• 798 INFORMATION, COMMUNICATION & SOCIETY bar code on a product, which it will relate to the database held by Microsoft and will return links and search results about the item to the handheld device. Initially this could be as simple as an on-the-go product price comparison service but Microsoft hopes everyday users will eventually augment the infor- mation AURA delivers by posting reviews and other details about things they buy or own. Microsoft’s in-house anthropologist Marc Smith suggests AURA offers ‘a little taste of what the future will be like when you can walk up to any device and interrogate it and annotate it’ (Smith 2006). Conversely, in this world objects you cannot code become mute and people invisible. Already a scheme named ThingLink (Kluitenbrouwer 2006, pp. 55 –56) aims to help handicraft producers to give any object a digital reference on an online database to make them visible to Google and Downloaded By: [UPV University of Pais Vasco] At: 13:33 21 January 2010 other e-commerce portals. In other words, things which are not coded start to become literally dumb. And among those uncoded things may well be people. ‘From the perspective of these emergent forms of ambient intelli- gence, unwired humans will come across as singularly unintelligent, non- conversant and incomprehensible’ (Andrejevic 2005, p. 103). Indeed, the overall logic of this ‘m-commerce’ might be said to be about delegated agency and moving agency away from people – creating not heightened frenetic communication but new forms of passivity (Andrejevic 2005, p. 101). Distributed processors will increasingly recall our lives, the traces of our movement and use that to anticipate what we might later do. However, this seems in some ways like a mythic world that has been heralded before and where previous attempts have had very low uptake – something Microsoft argues was because of inadequate technology when people were not regularly carrying portable devices with the processing power, wireless connectivity and cameras to make such a service feasible and easy. In both these senses, the desire to track people and the mythology of a complete vision, we want to suggest there are striking parallels with recent plans and developments in the militarization of urban space. A ‘New Manhattan Project’? Ambient intelligence and the ‘war on terror’ The time has come to change the perception that the high-tech US war machine fights at a disadvantage in urban areas. (Houlgate 2004) A second key theme in discussions about the reconfiguration of urban spaces through ubiquitous computing centres on imperatives of securitization. In particular, the imagination, development and deployment of myriads of new sensing and surveillance systems in city spaces are at the heart of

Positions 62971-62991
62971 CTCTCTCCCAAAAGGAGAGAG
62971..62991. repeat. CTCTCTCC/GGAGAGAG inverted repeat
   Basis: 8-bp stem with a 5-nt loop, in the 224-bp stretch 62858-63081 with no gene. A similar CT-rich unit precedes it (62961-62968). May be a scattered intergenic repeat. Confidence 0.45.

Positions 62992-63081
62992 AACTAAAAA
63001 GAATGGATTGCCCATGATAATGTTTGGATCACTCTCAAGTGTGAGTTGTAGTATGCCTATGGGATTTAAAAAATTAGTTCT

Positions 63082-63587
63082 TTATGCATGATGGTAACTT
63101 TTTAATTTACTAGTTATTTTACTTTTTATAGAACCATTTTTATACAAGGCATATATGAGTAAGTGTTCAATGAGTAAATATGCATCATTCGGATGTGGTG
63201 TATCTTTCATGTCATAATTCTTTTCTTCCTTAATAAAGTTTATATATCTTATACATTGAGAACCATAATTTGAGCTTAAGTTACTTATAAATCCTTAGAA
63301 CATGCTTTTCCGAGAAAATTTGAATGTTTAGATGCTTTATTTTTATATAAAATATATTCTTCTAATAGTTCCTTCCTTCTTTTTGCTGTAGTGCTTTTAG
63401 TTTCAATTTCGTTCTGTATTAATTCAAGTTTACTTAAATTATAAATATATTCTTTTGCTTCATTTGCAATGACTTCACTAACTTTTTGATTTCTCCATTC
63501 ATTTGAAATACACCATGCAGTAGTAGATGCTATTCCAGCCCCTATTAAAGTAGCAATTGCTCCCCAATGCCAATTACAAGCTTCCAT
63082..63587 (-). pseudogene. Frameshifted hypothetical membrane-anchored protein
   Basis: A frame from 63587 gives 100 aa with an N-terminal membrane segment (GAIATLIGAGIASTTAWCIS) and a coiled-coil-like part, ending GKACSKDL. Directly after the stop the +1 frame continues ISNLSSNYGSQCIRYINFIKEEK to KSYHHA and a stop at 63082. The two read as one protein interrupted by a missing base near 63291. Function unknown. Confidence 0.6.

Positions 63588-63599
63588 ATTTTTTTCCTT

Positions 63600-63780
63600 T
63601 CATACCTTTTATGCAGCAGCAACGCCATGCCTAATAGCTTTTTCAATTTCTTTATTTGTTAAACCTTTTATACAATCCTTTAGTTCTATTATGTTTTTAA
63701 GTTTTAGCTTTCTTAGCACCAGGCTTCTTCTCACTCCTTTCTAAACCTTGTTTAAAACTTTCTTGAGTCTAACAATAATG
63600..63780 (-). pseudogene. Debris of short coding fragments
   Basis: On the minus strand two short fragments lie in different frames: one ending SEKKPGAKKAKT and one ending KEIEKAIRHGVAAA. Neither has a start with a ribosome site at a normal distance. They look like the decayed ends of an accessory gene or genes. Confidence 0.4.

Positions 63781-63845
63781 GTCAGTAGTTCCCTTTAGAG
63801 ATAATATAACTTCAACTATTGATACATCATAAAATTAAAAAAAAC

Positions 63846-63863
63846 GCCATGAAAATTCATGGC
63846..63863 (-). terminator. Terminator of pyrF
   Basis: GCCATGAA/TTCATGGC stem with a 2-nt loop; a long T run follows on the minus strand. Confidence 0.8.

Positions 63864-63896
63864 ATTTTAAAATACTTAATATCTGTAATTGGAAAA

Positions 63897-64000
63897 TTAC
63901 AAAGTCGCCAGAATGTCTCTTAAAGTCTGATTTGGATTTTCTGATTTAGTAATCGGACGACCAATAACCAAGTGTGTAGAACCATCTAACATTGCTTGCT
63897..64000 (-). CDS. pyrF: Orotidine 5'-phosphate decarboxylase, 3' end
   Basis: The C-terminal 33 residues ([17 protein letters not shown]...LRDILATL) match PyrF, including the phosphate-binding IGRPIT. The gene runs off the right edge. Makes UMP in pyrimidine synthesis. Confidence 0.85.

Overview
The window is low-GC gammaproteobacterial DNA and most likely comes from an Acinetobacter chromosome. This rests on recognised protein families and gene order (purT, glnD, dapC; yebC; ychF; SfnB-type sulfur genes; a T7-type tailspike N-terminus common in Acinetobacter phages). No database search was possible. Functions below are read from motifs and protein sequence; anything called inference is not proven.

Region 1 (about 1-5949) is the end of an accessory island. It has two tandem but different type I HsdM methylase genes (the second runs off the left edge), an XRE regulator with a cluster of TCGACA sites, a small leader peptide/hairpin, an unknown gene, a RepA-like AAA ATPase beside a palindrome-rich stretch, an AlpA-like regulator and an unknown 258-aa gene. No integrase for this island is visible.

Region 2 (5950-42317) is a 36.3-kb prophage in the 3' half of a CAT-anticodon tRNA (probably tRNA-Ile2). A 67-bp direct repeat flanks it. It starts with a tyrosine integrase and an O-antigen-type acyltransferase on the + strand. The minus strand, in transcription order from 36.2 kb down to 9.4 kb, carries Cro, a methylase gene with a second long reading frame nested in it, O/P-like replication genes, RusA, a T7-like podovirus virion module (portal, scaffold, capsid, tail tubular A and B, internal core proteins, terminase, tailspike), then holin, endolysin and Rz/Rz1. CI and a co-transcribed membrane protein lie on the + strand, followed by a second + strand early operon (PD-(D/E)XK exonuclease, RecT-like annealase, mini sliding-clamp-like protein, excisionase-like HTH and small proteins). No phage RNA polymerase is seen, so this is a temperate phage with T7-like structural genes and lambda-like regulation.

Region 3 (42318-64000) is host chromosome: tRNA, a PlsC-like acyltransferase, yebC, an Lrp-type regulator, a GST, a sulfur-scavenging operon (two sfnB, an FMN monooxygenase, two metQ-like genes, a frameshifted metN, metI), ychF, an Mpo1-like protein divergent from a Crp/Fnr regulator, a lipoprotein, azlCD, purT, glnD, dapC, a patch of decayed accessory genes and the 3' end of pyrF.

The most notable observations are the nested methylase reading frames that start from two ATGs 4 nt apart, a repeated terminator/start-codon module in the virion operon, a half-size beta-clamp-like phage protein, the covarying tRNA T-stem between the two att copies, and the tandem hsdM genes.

• SENTIENT CITIES 799 efforts within the so-called ‘war on terror’ to both securitize Western or ‘homeland’ cities and to counter insurgencies within war-zone cities in the colonized frontiers of the global South. In both domains, the key dynamic centres on attempts at rendering complex urban flows and structures perma- nently transparent to tracking and surveillance systems. In military jargon, cities and the complex infrastructure grids within and between them are now deemed to be the central ‘battlespaces’ in which terrorists and insurgents are largely indistinguishable from the wider urban background and thus cannot be easily identified, tracked, or targeted. ‘Identity dominance’ in ‘asymmetric warfare’ Downloaded By: [UPV University of Pais Vasco] At: 13:33 21 January 2010 The key to this new type of conflict, which profoundly embeds the new ‘battlespaces’ in urban civilian life, is to mobilize ambient intelligence. Embedded in cities and urban infrastructures, to provide the ‘battlespace awareness’ necessary to identify, track and target lurking insurgents, terrorists and other ‘targets’, and so provide Western forces with what John Wood- ward, of RAND’s Intelligence Policy Centre, calls ‘Identity dominance’ (McCue 2005). Thus, military, defence and surveillance industries are offering ambient technologies such as RFID tags, algorithmic video cameras, data mining and biometrics as means to unveil the logistical, transactional and geographical movements of the human and non-human ‘targets’ of the war on terror. Pro- totype pervasive processors called ‘Smart dust’ were released in 2001, they were powered by solar energy and able to communicate about the environ- ment they found themselves in, from San Francisco to Berkeley even if, at 7 mm in length, they were not (yet) wind blown as intended (McCullough 2004, p. 73). This is being done in a context where the complexity, density, dynamism and scale of urban centres are widely deemed by US defence analysts to undermine the high-technology advantages of Western state militaries. The new military focus is on informal, non-state terrorists and insurgents who blend into the background of the cities, city networks, and urban infrastructure systems they both choose as the bases for their actions, and exploit in their targeting operations. An excellent example of the ways in which ambient intelligence technologies are being portrayed as central mechanisms through which to wage the ‘war on terror’ comes from a major report published by the Pentagon’s Defense Science Board (DSB) in December 2004. One of many attempting to draw early military lessons from the urban insurgency in Iraq, this report was startling for one reason. It deliberately called for what it termed a ‘New Manhattan Project’, invoking the code-name famously used in the 1940s to describe the massive programme which developed the first atom bombs used to devastate Hiroshima and Nagasaki in May 1945